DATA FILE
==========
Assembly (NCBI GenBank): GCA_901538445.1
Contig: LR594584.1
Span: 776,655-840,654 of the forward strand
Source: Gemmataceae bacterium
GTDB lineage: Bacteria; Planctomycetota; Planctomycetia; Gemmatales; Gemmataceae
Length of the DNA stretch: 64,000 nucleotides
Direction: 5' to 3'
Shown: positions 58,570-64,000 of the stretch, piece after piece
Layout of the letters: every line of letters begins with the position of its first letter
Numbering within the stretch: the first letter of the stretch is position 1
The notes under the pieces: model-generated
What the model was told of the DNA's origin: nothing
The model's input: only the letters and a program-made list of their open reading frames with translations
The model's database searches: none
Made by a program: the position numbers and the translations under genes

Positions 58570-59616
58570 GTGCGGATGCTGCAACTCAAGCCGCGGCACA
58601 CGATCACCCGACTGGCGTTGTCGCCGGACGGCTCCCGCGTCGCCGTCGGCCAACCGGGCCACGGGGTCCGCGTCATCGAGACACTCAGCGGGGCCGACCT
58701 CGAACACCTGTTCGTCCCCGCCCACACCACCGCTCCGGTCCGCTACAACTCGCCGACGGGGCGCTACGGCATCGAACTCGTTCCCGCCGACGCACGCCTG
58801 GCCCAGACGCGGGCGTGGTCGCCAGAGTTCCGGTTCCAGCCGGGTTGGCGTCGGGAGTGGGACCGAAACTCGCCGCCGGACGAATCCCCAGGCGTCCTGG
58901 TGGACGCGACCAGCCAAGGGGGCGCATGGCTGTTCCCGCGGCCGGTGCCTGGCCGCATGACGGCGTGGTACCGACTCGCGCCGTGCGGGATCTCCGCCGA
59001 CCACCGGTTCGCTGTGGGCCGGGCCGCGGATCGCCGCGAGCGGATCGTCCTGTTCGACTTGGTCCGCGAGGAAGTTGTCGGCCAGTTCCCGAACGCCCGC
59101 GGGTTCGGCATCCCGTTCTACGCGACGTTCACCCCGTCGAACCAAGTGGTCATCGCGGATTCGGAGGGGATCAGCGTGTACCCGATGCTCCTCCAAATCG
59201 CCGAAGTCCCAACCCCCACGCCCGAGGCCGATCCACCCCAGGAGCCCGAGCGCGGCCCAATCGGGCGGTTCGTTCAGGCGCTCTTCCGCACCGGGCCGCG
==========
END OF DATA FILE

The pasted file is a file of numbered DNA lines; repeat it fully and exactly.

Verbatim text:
Assembly (NCBI GenBank): GCA_901538445.1
Contig: LR594584.1
Span: 776,655-840,654 of the forward strand
Source: Gemmataceae bacterium
GTDB lineage: Bacteria; Planctomycetota; Planctomycetia; Gemmatales; Gemmataceae
Length of the DNA stretch: 64,000 nucleotides
Direction: 5' to 3'
Shown: positions 58,570-64,000 of the stretch, piece after piece
Layout of the letters: every line of letters begins with the position of its first letter
Numbering within the stretch: the first letter of the stretch is position 1
The notes under the pieces: model-generated
What the model was told of the DNA's origin: nothing
The model's input: only the letters and a program-made list of their open reading frames with translations
The model's database searches: none
Made by a program: the position numbers and the translations under genes

Positions 58570-59616
58570 GTGCGGATGCTGCAACTCAAGCCGCGGCACA
58601 CGATCACCCGACTGGCGTTGTCGCCGGACGGCTCCCGCGTCGCCGTCGGCCAACCGGGCCACGGGGTCCGCGTCATCGAGACACTCAGCGGGGCCGACCT
58701 CGAACACCTGTTCGTCCCCGCCCACACCACCGCTCCGGTCCGCTACAACTCGCCGACGGGGCGCTACGGCATCGAACTCGTTCCCGCCGACGCACGCCTG
58801 GCCCAGACGCGGGCGTGGTCGCCAGAGTTCCGGTTCCAGCCGGGTTGGCGTCGGGAGTGGGACCGAAACTCGCCGCCGGACGAATCCCCAGGCGTCCTGG
58901 TGGACGCGACCAGCCAAGGGGGCGCATGGCTGTTCCCGCGGCCGGTGCCTGGCCGCATGACGGCGTGGTACCGACTCGCGCCGTGCGGGATCTCCGCCGA
59001 CCACCGGTTCGCTGTGGGCCGGGCCGCGGATCGCCGCGAGCGGATCGTCCTGTTCGACTTGGTCCGCGAGGAAGTTGTCGGCCAGTTCCCGAACGCCCGC
59101 GGGTTCGGCATCCCGTTCTACGCGACGTTCACCCCGTCGAACCAAGTGGTCATCGCGGATTCGGAGGGGATCAGCGTGTACCCGATGCTCCTCCAAATCG
59201 CCGAAGTCCCAACCCCCACGCCCGAGGCCGATCCACCCCAGGAGCCCGAGCGCGGCCCAATCGGGCGGTTCGTTCAGGCGCTCTTCCGCACCGGGCCGCG